Campaigners' hopes were raised following the government’s decision to block plans for a separate coal mine in the north east, citing concerns over its climate impact.

However, in a letter, Jenrick wrote he would not intervene to stall or block the project, arguing that the government was ‘committed to give more power to councils to make their own decisions on planning issues’.

Furthermore, the Ministry of Housing, Communities and Local Government has also confirmed the decision in a statement:

"Planning decisions should be made at a local level wherever possible," it says. "This application has not been called-in and is a matter for Cumbria County Council to decide."

In October last year, Cumbria County Council voted 12-3 to approve the project, which West Cumbria Mining says will generate 500 direct jobs and bring much-needed investment to the region.

The mine - known as the Woodhouse Colliery - is designed to produce coking coal for the steel and chemical industries, rather than for power generation. WCM says that the project will reduce the UK steelmaking industry's reliance on more carbon-intensive imports of foreign coal.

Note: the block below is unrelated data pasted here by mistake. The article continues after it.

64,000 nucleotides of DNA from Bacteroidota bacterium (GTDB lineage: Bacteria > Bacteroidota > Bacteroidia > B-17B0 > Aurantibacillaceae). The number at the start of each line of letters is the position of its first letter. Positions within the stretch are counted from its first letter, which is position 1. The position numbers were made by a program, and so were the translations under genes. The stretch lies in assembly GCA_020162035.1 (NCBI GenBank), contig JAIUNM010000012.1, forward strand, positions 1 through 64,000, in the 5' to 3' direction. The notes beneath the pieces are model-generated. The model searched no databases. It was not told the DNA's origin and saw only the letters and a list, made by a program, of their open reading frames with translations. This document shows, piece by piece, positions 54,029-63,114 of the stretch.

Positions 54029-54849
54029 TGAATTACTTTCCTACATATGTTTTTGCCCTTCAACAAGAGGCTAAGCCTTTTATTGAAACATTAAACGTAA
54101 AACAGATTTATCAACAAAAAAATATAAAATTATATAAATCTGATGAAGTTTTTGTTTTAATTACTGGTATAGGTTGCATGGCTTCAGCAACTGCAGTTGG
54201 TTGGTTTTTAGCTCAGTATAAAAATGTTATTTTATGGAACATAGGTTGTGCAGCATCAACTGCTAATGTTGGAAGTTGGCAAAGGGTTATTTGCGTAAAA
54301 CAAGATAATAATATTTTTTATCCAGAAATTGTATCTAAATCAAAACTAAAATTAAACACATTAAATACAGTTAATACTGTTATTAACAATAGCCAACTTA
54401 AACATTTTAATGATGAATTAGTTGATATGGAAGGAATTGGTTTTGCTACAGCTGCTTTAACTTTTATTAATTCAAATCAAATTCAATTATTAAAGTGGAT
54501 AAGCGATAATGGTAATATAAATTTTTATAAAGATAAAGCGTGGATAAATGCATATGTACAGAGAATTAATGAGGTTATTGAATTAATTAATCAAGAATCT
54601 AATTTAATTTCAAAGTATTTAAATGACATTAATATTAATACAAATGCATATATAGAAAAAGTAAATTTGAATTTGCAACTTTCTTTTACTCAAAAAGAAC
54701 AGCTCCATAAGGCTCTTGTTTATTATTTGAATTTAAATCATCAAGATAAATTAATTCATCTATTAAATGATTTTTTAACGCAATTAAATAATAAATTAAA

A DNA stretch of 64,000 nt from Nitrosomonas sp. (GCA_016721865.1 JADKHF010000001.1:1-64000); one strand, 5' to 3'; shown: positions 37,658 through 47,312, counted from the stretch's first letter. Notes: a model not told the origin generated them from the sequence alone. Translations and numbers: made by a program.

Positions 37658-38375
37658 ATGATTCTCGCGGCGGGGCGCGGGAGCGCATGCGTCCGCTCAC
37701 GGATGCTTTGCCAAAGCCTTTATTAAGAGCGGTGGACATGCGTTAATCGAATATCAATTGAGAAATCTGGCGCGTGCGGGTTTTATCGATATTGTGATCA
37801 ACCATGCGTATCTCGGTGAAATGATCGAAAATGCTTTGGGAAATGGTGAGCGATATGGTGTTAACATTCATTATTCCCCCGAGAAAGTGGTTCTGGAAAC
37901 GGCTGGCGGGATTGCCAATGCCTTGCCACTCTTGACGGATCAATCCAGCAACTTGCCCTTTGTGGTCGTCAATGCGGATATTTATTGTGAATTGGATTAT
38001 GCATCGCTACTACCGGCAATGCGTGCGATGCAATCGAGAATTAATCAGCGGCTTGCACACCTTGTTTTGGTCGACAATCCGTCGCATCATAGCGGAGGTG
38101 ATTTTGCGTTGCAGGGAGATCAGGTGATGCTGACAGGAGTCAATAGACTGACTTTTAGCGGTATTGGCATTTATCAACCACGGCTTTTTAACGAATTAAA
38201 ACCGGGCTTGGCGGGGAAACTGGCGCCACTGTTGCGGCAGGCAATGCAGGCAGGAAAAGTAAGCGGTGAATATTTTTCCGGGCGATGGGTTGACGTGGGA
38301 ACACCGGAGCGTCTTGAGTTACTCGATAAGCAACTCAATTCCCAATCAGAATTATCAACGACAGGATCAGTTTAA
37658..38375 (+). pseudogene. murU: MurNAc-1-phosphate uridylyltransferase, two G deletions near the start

The mine would extract about three million tonnes of coal annually, mainly from under the seabed, and the firm has promised to close the mine before 2049, arguing this would make it compatible with the UK's net zero goal.

Last month's Sixth Carbon Budget - The UK's path to net zero report from the Committee on Climate Change has recommended a 78 percent reduction in UK territorial emissions until 2035 - relative to 1990 - bringing forward the previous 80 percent target by nearly 15 years (click here). 

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Apr 21, 2021

Rio Tinto’s iron ore output falls 2% year-on-year

2 min
World's biggest iron ore producer reports lower quarterly output due to labour shortages and weather issues
Rio Tinto reported lower quarterly iron ore output as wet weather and labour shortages impacted its mine and port operations in Western Australia.